• UpsideUp

    Regarding M&Ms. My daughters called them “Blue-Greens” when they were younger. The first time we gave them Children’s Tylenol (from the cup instead of the syringe) we called it “Blue-Green Juice” to ensure they drank it (instead of pouring it on their heads). It worked. Sometimes, one of the twins needed Blue-Green Juice and the other didn’t. So we gave her a decoy cup with water in it. We called that “White Blue-Green Juice.” That worked too.

    Man, this parenting thing is so freakin easy.

  • Erin

    HAHA I think drunken naked dying (and rising?!)of Easter eggs sounds like a fabulous idea. I can’t wait to dye easter eggs with my family one day.

  • You could call M&Ms chocolate medicine. Could be useful later.

  • parkerja

    Until my sister was, let’s say 10 yrs. old, our mother made her dye eggs in the bathtub in her underwear. HA! She’s so proud of that memory, but it did contain the mess a bit.

  • Sara~~ I have heard the suck and blow method rocks, but we always want to eat them when we are done. I guess we could spit and make scrambled eggs.

  • kierewalker

    Your mother is going to give you the strangest look when she hears Leta asking you for an “after L ampersand”. Because Leta is that smart.

    Your eggs, your tulips and (especially) your Leta are all beautiful!

  • Margi just started painting her body after a bit, THAT was fun!

    Leta is going to be the coolest chick in school when she tells everyone about drunk naked Easters. Sweet!

  • Scarlett

    Last year, at age 20, a good friend of mine was insistent that it wasn’t Easter if we didn’t dye eggs, because he had apparently done so with his family basically every year of his childhood. So we bought some, boiled them, dyed them…

    And then I ended up sleeping with him, even though he’s eight years younger than me, because he was just so damn cute about the whole thing. Ah, happy Easter!

  • thats why we went with the “just add water” egg-dye this year. the scent of feet and vinegar is too much for any parent.

  • We dyed eggs every year until we started going to Grandma’s in Florida for Easter. Grandma, who is 78, super catholic and does not understand that the fun for kids with the Easter eggs is in the dyeing, not in the seeing of the finished product. She would dye tons of eggs before we got to Florida (so that she didn’t have the mess to clean up if we did it, smart woman) and then be annoyed every year that we weren’t excited about her colored eggs, and no, we didn’t want to eat them. I still really dislike hard-cooked eggs that have not been turned into deviled eggs. Kudos to you for having the courage to dye eggs with a two year old, I’m shuddering at the mere idea.

  • spilthetea

    Throughout the past twenty-six years I’ve had the opportunity of sharing the wonderful custom of dyeing eggs with hundreds of ‘children’ in Japan. Every year as Easter grows closer I think that maybe, because of the trouble and mess, I’ll skip the festivities. But then in the days leading up to Easter I find myself running to the store at the last minute buying and boiling dozens and dozens of eggs just so I can see that magical look on the children and adults’ faces as they watch the whiteness of the fresh boiled eggs transformed into brilliant colors. What better celebration of Spring? A time for new beginnings.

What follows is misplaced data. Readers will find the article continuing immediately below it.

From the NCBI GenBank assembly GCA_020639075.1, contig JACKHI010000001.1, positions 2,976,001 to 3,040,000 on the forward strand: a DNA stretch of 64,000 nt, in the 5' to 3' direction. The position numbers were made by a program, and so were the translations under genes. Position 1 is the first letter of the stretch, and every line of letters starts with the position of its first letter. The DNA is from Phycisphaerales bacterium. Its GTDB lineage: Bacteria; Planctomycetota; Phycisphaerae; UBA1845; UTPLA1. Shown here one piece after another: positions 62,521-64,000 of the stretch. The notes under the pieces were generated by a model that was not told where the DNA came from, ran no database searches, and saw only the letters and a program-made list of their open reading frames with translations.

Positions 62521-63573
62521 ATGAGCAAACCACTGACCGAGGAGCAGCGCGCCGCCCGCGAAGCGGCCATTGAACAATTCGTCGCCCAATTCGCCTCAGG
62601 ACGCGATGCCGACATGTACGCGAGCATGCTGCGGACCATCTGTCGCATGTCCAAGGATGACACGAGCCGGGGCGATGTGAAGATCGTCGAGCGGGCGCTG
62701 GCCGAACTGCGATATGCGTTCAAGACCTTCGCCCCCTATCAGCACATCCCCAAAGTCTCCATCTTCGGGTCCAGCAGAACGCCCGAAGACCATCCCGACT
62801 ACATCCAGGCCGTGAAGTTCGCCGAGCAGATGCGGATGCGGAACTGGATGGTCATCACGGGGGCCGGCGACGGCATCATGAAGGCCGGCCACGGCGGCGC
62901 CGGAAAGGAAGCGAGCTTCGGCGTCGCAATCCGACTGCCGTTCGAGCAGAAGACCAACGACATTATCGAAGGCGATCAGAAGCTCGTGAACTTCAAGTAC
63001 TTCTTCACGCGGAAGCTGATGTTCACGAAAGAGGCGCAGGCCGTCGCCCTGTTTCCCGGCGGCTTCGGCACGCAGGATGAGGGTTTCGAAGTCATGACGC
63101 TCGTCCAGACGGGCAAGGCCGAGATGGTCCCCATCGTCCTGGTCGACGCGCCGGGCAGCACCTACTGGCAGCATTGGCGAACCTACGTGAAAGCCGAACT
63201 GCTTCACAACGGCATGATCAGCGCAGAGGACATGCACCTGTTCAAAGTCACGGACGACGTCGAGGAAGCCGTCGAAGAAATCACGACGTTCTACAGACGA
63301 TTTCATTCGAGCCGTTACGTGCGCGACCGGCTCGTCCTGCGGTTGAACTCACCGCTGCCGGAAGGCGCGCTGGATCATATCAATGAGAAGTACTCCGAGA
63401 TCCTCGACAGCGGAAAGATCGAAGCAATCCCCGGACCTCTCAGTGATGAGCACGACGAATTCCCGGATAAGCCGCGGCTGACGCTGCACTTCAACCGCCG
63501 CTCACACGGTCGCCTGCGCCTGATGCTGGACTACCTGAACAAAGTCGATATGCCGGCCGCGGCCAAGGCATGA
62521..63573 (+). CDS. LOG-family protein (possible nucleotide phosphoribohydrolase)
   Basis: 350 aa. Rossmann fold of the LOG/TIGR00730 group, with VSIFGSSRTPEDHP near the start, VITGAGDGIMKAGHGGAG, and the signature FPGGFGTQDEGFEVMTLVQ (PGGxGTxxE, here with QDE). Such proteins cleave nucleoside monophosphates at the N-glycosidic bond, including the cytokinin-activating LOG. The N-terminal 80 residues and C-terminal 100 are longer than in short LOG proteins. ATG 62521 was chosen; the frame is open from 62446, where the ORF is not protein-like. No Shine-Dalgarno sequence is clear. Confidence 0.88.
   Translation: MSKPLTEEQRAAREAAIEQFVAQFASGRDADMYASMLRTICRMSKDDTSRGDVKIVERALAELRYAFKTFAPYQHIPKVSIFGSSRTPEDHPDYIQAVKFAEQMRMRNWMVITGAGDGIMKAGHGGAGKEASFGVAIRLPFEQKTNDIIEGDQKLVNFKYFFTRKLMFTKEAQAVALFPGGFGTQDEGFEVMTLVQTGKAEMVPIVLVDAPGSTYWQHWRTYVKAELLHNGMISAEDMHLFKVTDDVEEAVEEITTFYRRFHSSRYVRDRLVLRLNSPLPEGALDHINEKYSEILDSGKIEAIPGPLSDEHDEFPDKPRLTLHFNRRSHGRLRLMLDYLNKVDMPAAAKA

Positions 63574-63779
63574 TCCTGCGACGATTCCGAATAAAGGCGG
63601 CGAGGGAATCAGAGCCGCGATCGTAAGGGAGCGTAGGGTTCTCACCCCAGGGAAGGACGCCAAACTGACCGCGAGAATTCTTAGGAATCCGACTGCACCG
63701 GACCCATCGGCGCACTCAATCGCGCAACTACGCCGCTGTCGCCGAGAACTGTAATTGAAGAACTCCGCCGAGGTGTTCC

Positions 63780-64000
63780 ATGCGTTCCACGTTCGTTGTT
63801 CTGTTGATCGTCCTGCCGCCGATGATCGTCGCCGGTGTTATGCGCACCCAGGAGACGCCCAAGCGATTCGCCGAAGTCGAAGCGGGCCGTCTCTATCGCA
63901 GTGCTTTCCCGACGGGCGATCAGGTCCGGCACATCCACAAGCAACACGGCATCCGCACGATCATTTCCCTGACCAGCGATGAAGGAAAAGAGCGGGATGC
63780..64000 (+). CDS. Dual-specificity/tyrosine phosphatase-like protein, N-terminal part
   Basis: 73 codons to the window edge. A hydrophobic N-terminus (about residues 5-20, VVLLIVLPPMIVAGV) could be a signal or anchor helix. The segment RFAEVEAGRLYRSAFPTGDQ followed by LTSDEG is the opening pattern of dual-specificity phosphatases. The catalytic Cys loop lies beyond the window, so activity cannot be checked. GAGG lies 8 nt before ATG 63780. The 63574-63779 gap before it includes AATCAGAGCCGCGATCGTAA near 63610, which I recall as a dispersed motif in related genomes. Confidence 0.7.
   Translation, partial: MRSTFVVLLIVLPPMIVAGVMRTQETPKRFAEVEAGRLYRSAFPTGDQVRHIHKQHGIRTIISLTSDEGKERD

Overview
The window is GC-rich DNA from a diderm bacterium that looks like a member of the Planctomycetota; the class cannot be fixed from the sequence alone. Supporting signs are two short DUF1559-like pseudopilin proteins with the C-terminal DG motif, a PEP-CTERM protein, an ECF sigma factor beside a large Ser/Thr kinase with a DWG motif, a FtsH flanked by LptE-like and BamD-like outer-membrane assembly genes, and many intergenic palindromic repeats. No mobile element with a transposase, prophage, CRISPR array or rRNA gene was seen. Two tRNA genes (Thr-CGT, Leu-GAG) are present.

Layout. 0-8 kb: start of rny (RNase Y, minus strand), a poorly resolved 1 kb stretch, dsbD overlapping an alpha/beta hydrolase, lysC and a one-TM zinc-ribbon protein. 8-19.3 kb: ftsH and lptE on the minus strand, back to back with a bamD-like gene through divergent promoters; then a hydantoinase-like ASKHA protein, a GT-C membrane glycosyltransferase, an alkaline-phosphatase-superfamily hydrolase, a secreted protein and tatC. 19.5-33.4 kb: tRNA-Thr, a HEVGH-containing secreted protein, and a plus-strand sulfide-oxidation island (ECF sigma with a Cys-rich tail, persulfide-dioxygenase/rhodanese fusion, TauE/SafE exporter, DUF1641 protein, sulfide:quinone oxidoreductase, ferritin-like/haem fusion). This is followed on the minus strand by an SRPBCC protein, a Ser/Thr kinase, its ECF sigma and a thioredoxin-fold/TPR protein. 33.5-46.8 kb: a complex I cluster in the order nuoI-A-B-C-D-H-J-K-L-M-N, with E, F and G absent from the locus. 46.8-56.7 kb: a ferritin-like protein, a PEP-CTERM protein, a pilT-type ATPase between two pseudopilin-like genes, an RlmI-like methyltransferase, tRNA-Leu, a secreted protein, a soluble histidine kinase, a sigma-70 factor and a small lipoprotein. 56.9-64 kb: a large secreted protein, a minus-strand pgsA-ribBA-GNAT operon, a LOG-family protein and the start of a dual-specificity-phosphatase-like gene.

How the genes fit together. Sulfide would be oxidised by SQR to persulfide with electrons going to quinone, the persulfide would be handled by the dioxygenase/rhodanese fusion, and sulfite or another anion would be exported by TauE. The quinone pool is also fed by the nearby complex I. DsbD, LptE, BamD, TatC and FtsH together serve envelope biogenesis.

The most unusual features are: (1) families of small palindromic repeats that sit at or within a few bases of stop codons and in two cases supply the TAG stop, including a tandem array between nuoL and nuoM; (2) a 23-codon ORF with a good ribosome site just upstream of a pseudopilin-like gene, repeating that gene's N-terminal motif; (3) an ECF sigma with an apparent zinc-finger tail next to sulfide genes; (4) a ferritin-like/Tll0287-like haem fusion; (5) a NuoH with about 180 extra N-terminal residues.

• If I remember correctly, my brother and I would draw on the eggs, and my mom would be in charge of the dying part. We did it every year, rather enjoyed it too. I should have done something this year. (Of course there are no kids yet, just dogs, and they don’t really care what color it is as long as they can eat it on the couch and make a mess.)

    Plus we were not a religious family in the least, so no holidays had religious meanings. Easter meant the easter bunny and dyed eggs and a cool treasure hunt (which I sucked at). That’s it.

  • There are times when it’s nice to have an ex-wife who is religious. Easter is one of them.

    “Wendy, I realize how important Easter is to you. Caden can spend this holiday with you and your family. Just make sure to have him call me and tell me all about it.”

    THIS scenario keeps me easter-egg-coloring free, yet I still get to hear my beautiful 6 year old’s voice telling me the cute parts of the day.

    Thank you Jesus! 😉

  • I was going to dye eggs this year, but the thought of a two and a half year old and lots of dye, just made me sick to my stomach. Congrats on being a good Mom and going through with it. I think it is good to wait for next year when our listening skills are that much more honed and I don’t have to worry about getting a foot in the dye, then walking accross the tile floor.

  • Ah, Heather, you heathen! Deriding the awesomeness of the second coming and now not teaching your child the mysterious ways of the Lord in which fat man come down chimenys and bunnies lay eggs! There will be a special circle of damnation for you (exclamation mark, exclamation mark, exclamation mark)